6) Derek Kerstetter, Texas; Ht: 6-5 Wt: 293
Derek Kerstetter is the last in the run of players from powerhouse schools to move on, but just because he went to Texas doesn’t mean there isn’t work to do. The first thing I want to see is more meat on the player. At his position he can’t really be under 300 pounds unless he’s a freak of nature, and he’s not that. I want to see him improve his balance in pass protection as he showed a concerning ability to be run over. He’s good on passing plays, but he’s far better in the run game. He’s a patient blocker for the most part but when he engages it’s always good, making smart decisions and generally winning his commits. I loved how well he churned his feet to generate drive and felt that his mobility was an absolute asset. He has a nice first step as well, but I really want to see him get bigger and nail down pass protection.
7) Jimmy Morrissey, Pitt; Ht: 6-3 Wt: 305
Jimmy Morrissey bookends the second echelon on centers in this list and is the first player from a non-traditional power to make an appearance. Morrissey doesn’t have ridiculous upside, but he has a very high ceiling from doing things that we don’t always look at well. He probably won’t be a guy that wins double teams or has fun highlights blocking downfield, but you probably won’t see him being blamed for breakdowns often. He’s a very patient and smart player, playing well into his ability to scan and keep separation. He also has a very good footwork and base which should keep him safe in solo battles, also able to employ his powerful arms to effect. He absorbed contact very well in pass protection and did very well with his transitions, but I want to see him improve his movement as well. If he can get to moving defenders better he could jump a few spots in the rankings.
8) Joe Sculthorpe, NC State; Ht: 6-3 Wt: 307
Sculthorpe heads the final tier to make an appearance in this list as a guy who could be a good backup for years to come and a decent starter if things go right. Sculthorpe can play guard as well as center, but is more suited to snapping the ball with his blocking assignments. He’s a strong player with very nice blocking skills that pair well with a good ability to process the game. I would love to see him get a better push off the snap but a strong base helps him win some of the battles he has a disadvantage in. There’s also some concerning mobility issues, but I doubt he’ll be asked to move around too much while blocking.
9) Drake Jackson, Kentucky; Ht: 6-2 Wt: 292
Drake Jackson had a somewhat down year this season after initially being much higher in my rankings at the beginning of the college football season. Like Kerstetter, I want to see Jackson get bigger before taking NFL snaps, but since he’s shorter it isn’t as egregious. Jackson produced a lot of “yeah, okay” moments while I was watching film, not making mistakes, but not impressing either. He’s a bit slow on his progressions but he often ends up making the right calls. While his strength is what the NFL wants, it can be negated by his getting off balance. I like how he pass blocks, but he needs to be much more aggressive while run blocking. His footwork is nice, but he doesn’t pickup as well as team’s might like. There’s a lot of work to be done and while that won’t be an issue for an NFL team, it will drop Jackson’s stock considerably.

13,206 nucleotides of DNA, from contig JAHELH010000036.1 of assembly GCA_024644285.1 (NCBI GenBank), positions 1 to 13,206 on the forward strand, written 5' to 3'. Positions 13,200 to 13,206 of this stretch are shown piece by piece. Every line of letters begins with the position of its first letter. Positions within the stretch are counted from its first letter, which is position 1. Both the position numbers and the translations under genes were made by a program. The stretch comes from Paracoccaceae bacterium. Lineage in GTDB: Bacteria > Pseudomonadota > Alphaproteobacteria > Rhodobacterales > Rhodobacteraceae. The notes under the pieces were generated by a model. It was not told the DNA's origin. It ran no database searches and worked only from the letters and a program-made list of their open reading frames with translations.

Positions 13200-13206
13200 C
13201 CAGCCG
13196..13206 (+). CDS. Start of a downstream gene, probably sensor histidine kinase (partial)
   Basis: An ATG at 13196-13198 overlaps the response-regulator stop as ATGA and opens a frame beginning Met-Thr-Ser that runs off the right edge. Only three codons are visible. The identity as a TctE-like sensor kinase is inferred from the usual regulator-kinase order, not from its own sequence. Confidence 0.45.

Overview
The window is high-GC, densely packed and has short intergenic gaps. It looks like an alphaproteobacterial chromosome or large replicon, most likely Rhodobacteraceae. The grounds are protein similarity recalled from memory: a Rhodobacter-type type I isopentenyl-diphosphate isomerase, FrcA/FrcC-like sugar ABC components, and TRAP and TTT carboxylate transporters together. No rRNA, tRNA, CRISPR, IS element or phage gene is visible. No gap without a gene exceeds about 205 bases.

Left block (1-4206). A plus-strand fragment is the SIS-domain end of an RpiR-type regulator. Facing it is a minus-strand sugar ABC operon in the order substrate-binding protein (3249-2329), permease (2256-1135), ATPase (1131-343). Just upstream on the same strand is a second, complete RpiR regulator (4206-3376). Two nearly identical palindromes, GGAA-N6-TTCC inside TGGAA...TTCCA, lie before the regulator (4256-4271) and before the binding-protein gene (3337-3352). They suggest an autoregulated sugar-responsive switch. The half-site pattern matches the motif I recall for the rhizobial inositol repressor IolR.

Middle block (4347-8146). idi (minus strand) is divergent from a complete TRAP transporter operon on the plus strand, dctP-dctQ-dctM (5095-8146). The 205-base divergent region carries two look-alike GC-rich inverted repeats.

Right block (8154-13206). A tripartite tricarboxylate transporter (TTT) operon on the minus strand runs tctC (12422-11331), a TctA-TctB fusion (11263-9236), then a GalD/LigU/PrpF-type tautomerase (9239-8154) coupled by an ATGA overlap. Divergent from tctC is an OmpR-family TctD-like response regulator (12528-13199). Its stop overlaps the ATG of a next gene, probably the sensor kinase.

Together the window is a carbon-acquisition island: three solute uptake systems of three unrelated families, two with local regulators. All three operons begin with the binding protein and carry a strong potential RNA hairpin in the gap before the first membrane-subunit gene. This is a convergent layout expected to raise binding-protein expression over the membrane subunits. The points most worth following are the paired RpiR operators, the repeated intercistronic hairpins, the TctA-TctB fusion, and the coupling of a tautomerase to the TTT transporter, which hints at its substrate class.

10) Ryan McCollum, Texas A&M; Ht: 6-5 Wt: 300
McCollum was an interesting study for me. In the games I saw him play in, it seemed like he was very apprehensive at the start but became more effective as the game progressed, almost like he needed to get angry at the guy across from him before he got into the game. There’s a lot to like and a lot to dislike. Obviously you want the player to be in game mode from the opening kick, but that’s not too big of a concern at the moment. What I don’t like are his physicals. I can’t tell if the player is a good athlete which generally indicates that they’re not. He consistently was beaten by better athletes and that’s an issue because every athlete in the NFL is a “better” athlete. McCollum did alright work when he was squared to his defender and showed the ability to be decent at the second level and was mean from time to time, but something was just off about the player. I think there’s some pretty good potential there, but I have yet to see an indicator that it would emerge.